He may have thought it strange that I never called on him, but it is really not so strange. I would rather call on someone who finds dealing with a brother in sin difficult and quite humbling. It seems to me that not being bothered by such a task is an immediate disqualifier.
Anyone can rebuke a Christian for his or her sin, but it takes a mature spiritual Christian to give a godly rebuke with a heart for restoration. A true heart for the restoration of a brother includes a willingness to be intimately involved in the process and a keen awareness of our own propensity to be overtaken by sin.
“Brethren, even if anyone is caught in any trespass, you who are spiritual, restore such a one in a spirit of gentleness; each one looking to yourself, so that you too will not be tempted” Galatians 6:1.
We dare not confuse divine unity with organizational unity.
Christians are one in Christ, which does not require the existence of organizational unity (John 17: 11, 22-22). The mere reality of different churches or even denominations is not necessarily demonstrative of disunity. This is because our unity is not derived from an organization but our relationship to Christ, the head of the church (Eph. 5:23). Continue reading →
Some believe that prayer is in the final analysis, praying what God has already determined that you would pray (Calvinism). However, a simple, not a simplistic, reading of Scripture makes palpably clear that while God has predetermined many things, He sovereignly chose not to predetermine everything, but to incorporate the prayers of His people into the contingent outcome. Continue reading →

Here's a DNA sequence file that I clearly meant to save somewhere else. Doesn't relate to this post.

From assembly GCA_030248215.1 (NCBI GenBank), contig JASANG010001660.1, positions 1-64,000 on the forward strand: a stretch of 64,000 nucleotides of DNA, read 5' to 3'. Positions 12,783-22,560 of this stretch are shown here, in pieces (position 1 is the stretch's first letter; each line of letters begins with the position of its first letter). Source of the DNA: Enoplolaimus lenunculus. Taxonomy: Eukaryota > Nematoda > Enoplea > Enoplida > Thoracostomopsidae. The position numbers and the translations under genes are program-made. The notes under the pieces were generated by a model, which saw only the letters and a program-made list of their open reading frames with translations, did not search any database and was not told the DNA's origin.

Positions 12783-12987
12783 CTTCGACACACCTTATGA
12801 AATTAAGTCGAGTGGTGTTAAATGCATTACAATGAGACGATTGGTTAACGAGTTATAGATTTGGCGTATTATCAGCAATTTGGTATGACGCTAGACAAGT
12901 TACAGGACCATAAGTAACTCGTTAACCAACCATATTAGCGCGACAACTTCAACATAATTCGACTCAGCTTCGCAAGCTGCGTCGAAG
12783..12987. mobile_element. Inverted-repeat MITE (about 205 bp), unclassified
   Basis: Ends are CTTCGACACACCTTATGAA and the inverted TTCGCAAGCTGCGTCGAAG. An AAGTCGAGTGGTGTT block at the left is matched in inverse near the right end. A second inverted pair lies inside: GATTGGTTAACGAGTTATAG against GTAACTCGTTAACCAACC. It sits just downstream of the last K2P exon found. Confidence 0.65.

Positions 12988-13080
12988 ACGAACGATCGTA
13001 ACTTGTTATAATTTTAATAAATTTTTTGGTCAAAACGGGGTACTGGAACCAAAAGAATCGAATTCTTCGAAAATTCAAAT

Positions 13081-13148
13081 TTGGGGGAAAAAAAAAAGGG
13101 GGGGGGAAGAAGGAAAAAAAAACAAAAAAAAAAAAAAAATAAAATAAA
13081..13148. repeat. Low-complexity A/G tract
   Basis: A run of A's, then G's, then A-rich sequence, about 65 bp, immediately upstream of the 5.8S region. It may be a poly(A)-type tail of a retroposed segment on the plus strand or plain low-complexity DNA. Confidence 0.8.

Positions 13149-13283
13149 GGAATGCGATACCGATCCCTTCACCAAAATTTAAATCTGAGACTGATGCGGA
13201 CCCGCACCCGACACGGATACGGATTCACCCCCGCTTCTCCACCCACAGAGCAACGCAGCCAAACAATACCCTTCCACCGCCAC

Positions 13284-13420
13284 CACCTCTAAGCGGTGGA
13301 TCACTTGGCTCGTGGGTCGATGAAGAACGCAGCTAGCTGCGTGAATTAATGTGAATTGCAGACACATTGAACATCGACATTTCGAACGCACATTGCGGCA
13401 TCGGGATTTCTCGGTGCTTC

God instituted marriage (Gen 1: 21-25) to eliminate solitude (Gen 2:18), and for the only proper relationship for sexual intimacy and procreation (Gen 1:28; 1 Cor 7: 1-5).
According to Scripture, there simply is no such thing as homosexual marriage, and Christians should avoid speaking as if there is. Speaking of homosexual marriage does not legitimize homosexual relationships; rather, it vulgarizes the term marriage. If marriage were other than a heterosexual relationship, marriage would not exist because humans would not exist.
“Wives, be subject to your own husbands, as to the Lord. For the husband is the head of the wife, as Christ also is the head of the church, He Himself being the Savior of the body. But as the church is subject to Christ, so also the wives ought to be to their husbands in everything. Husbands, love your wives, just as Christ also loved the church and gave Himself up for her” Ephesians 5:22–25.